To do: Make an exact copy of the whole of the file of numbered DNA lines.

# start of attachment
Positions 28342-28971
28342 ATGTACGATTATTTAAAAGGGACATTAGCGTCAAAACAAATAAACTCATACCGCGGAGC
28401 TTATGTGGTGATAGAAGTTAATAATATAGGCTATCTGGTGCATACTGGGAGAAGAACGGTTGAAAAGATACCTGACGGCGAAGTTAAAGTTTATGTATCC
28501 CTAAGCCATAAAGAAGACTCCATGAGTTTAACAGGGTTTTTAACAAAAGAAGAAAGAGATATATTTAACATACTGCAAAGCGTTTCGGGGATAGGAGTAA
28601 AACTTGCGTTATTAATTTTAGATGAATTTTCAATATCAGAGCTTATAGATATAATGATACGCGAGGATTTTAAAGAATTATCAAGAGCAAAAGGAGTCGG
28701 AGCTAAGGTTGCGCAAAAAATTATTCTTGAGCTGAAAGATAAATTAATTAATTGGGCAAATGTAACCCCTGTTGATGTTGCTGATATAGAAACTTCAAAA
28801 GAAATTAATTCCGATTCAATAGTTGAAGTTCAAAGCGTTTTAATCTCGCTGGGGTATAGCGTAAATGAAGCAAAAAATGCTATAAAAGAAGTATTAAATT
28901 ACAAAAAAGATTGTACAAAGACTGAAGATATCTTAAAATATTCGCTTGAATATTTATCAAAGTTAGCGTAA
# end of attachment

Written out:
Positions 28342-28971
28342 ATGTACGATTATTTAAAAGGGACATTAGCGTCAAAACAAATAAACTCATACCGCGGAGC
28401 TTATGTGGTGATAGAAGTTAATAATATAGGCTATCTGGTGCATACTGGGAGAAGAACGGTTGAAAAGATACCTGACGGCGAAGTTAAAGTTTATGTATCC
28501 CTAAGCCATAAAGAAGACTCCATGAGTTTAACAGGGTTTTTAACAAAAGAAGAAAGAGATATATTTAACATACTGCAAAGCGTTTCGGGGATAGGAGTAA
28601 AACTTGCGTTATTAATTTTAGATGAATTTTCAATATCAGAGCTTATAGATATAATGATACGCGAGGATTTTAAAGAATTATCAAGAGCAAAAGGAGTCGG
28701 AGCTAAGGTTGCGCAAAAAATTATTCTTGAGCTGAAAGATAAATTAATTAATTGGGCAAATGTAACCCCTGTTGATGTTGCTGATATAGAAACTTCAAAA
28801 GAAATTAATTCCGATTCAATAGTTGAAGTTCAAAGCGTTTTAATCTCGCTGGGGTATAGCGTAAATGAAGCAAAAAATGCTATAAAAGAAGTATTAAATT
28901 ACAAAAAAGATTGTACAAAGACTGAAGATATCTTAAAATATTCGCTTGAATATTTATCAAAGTTAGCGTAA